Dark Souls III recently ran a multiplayer network stress test. That’s a fancy way of saying its developers were testing that the game’s multiplayer won’t implode on launch day. I was lucky enough to be selected to participate, and so I spent a few hours with From Software’s latest repeated-death simulator.
Quick note: none of the images and screenshots in this article are my own. From clearly don’t want random yobbos to post pictures and gifs of glitches from their in-development game, so the screenshot function was disabled on my PS4.
The buildgave players a choice of four classes: knight, warrior, cleric and a mage/assassin combo wearing a sweet hat. After selecting one, players were left to explore The High Wall of Lothric at their leisure peril. Even at this early stage the game looks gorgeous. The environments hold great detail, the enemies are extremely well modeled, and the far-off backgrounds look like beautiful paintings.
There’s a constant stream of ash billowing around the outside areas, as an ever-present reminder that this world is burning out. There wasn’t much plot presented, but the undead littering the walls and the petrified husks of soldiers frozen in the act of reaching for their weapons told their own story. From Software has always been skilled at creating engaging worlds, and it looks like Dark Souls III will be no different.
The game itself feels just like the other Dark Souls games. However, the characters all move much faster than in previous games, which is clearly an influence from Bloodborne. There are a few other changes that DSIII brings to the table. Most notable are the new Weapon Arts, item-specific techniques that add new depth to fights. The Arts are triggered using the L2 button, and vary from weapon to weapon.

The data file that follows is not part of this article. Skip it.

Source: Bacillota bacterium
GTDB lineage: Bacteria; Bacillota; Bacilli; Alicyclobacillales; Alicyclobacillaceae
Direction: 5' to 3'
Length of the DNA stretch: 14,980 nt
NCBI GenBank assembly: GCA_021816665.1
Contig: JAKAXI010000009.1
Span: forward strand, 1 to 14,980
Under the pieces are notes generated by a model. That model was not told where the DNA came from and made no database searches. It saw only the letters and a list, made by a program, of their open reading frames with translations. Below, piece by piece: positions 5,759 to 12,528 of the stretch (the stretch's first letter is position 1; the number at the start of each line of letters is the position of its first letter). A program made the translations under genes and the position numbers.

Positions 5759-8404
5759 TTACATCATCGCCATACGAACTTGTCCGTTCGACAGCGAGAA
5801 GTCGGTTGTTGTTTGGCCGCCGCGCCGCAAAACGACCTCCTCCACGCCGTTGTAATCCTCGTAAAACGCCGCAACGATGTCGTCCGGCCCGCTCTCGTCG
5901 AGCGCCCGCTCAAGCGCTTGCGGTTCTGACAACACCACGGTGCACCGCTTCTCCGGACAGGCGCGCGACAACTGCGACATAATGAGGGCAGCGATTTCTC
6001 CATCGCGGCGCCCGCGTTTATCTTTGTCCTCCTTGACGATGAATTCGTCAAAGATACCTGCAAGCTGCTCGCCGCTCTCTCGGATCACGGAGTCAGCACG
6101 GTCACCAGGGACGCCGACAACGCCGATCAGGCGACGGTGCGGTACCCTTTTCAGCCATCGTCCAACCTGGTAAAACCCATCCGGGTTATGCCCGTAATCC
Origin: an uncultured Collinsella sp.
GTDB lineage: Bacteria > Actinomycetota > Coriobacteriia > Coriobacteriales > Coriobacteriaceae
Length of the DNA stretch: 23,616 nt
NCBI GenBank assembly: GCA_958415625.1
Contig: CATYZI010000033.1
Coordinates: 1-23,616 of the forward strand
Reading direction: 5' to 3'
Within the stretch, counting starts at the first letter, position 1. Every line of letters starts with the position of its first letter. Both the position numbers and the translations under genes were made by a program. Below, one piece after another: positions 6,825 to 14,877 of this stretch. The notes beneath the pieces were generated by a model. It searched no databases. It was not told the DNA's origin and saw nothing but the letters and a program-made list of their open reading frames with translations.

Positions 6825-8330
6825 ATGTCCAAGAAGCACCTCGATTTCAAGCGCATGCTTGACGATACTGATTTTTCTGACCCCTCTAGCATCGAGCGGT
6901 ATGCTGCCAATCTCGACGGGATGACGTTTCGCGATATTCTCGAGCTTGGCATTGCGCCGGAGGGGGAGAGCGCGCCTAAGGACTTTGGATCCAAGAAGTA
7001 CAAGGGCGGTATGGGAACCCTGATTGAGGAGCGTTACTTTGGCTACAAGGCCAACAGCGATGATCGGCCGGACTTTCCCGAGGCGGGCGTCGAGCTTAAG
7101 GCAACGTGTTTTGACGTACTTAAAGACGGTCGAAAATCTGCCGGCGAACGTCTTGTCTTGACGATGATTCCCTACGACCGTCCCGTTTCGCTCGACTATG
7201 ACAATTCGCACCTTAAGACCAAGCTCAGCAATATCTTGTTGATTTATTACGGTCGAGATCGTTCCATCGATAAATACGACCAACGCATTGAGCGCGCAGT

Some Arts enter you into a “ready stance” to launch a counter, others parry with your buckler, and some unleash a spinning double-attack. Performing an Art or magic spell consumes mana, which makes a return to the franchise in the form of the iconic blue bar. Unfortunately, not every Art is easy to understand, and some will leave you questioning exactly why your hero is doing a funny dance with their greatsword. Obviously these things will be made clearer as the game approaches release.
At this stage, the biggest issue with the Arts is that they are not that useful. They add a few new possibilities to combat, but the time and effort spent nailing a riposte is much better spent performing a backstab. Once the game is in the wild, with new weapons and bows added, then we’ll see how much of a difference the Arts make. Currently, there isn’t much else separating DSIII from the rest of the series. Veterans of the series might not even find it that difficult, because of how long we’ve spent honing our Souls skills.
With that said, all my concerns with this early build flew out the proverbial window when the Dancer of the Frigid Valley boss battle began. The battle isn’t too difficult, as the Dancer follows some typical patterns and is easy to read, but it’s been so amazingly designed that the sheer creativity of the game shines through. The way it moves, the way its cape is made of wispy, ethereal smoke, the way its footsteps boom without being loud; all these things come together to make for a memorable encounter. If it sounds like I’m gushing, it’s because I am. Dark Souls III felt familiar until that boss battle began, and then it felt unique again.
Following on an act like Bloodborne is no easy feat, and Dark Souls III will likely very clearly split opinions between those who prefer its familiar gameplay and those who like Bloodborne’s changes. Regardless, I came away from the stress test quite pleased and excited for the final game. It’s got plenty of well-known elements, some new features and one kick-ass boss battle. I can’t wait to see more.